The US is situationally acting together with the Iraqi forces and Peshmerga, providing aid in the field of intelligence, training, and equipment. This lack of strategy, of course, will delay the success of the operation. ISIS will try to hit somewhere in the other direction, including within Europe. Moreover, even after the defeat of the terrorists, there is a high likelihood that they will merely reorganize. 

General S. Barzani, commenting on the start of the large-scale operation, said on Friday: “We are concerned about the emergence of ISIS 2.0 after the liberation of Mosul.”

lundi, 09 mars 2015

Etat islamique: Destruction d’«idoles» au musée de Mossoul


Gilles Munier*
Etat islamique: Destruction d’«idoles» au musée de Mossoul

Ex: http://www.toutsaufsarkozy.com

La vidéo mise en ligne par l’Etat islamique montrant des djihadistes détruisant des statues antiques et découpant un taureau ailé assyrien m’a accablée. J’ai visité le musée et les sites archéologiques de la région – Ninive, Hatra, Khorsabad, Nimrod - à plusieurs reprises à la fin des années 90. A l’époque, il était quasiment fermé. Pendant la Première guerre du Golfe, l’armée irakienne avait monté la garde autour du bâtiment pour le protéger des risques de pillage. De nombreuses pièces archéologiques avaient été mises en sécurité. Sur les sites de Hatra et de Nimrod, j’avais vu des statues et des coupoles de temples détériorées par des tirs de missiles ou des passages du mur du son à faible altitude.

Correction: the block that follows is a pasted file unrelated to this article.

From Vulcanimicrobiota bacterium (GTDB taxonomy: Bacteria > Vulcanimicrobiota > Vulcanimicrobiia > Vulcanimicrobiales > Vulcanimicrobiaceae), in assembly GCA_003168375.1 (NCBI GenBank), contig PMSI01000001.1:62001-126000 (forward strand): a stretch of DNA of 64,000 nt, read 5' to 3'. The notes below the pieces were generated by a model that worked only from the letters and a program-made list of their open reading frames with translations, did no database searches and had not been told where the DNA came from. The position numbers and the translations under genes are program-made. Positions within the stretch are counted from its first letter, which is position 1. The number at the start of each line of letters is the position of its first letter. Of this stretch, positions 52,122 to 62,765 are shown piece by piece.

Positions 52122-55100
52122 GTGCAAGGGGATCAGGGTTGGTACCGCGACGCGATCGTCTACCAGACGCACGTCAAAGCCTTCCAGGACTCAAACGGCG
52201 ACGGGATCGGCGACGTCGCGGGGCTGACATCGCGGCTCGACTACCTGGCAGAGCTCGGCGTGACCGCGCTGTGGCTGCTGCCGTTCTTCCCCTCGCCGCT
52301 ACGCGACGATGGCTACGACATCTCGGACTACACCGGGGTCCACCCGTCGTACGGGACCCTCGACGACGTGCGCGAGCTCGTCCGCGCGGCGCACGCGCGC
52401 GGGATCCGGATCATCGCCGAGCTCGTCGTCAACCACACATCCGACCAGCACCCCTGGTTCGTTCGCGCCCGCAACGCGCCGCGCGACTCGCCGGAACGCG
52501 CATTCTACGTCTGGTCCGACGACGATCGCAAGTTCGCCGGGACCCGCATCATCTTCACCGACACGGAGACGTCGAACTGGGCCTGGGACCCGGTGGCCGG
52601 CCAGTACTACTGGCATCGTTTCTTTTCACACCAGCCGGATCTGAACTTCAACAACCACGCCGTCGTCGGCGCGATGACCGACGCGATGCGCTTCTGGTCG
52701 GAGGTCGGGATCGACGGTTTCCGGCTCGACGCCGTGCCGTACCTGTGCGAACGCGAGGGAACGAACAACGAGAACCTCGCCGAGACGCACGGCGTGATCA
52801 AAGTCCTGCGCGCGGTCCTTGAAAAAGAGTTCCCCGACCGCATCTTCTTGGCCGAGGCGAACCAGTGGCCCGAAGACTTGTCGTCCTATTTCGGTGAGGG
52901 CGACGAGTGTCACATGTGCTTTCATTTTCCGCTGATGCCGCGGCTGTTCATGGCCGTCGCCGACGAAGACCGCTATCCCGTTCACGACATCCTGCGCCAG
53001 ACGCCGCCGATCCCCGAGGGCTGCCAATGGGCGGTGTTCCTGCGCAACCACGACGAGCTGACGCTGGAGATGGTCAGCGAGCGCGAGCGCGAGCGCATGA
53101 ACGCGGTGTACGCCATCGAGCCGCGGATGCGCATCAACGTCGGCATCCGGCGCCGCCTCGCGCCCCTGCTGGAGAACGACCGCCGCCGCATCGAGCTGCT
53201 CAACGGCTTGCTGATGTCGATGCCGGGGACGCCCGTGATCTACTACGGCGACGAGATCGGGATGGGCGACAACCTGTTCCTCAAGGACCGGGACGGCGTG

Dans mon Guide de l’Irak, publié en 2000* (photos de Erick Bonnier), j’écrivais à propos du musée :

« … les statues monumentales et les collections d’objets présentées égalent celles des grands musées occidentaux parmi les statues des dieux, les plus intéressantes pour les passionnés d’histoire religieuse sont celles de Marân, Martân et Bar-Marîn », c’est-à-dire, en araméen ancien : « Notre-Seigneur, Notre-Dame et le Fils-de-nos-Deux-Seigneurs ».

shamash.jpgCes trois divinités du panthéon hatréen pourraient avoir inspiré la Trinité chrétienne. Leurs statues provenaient du temple de Shamash, le dieu soleil assyrien.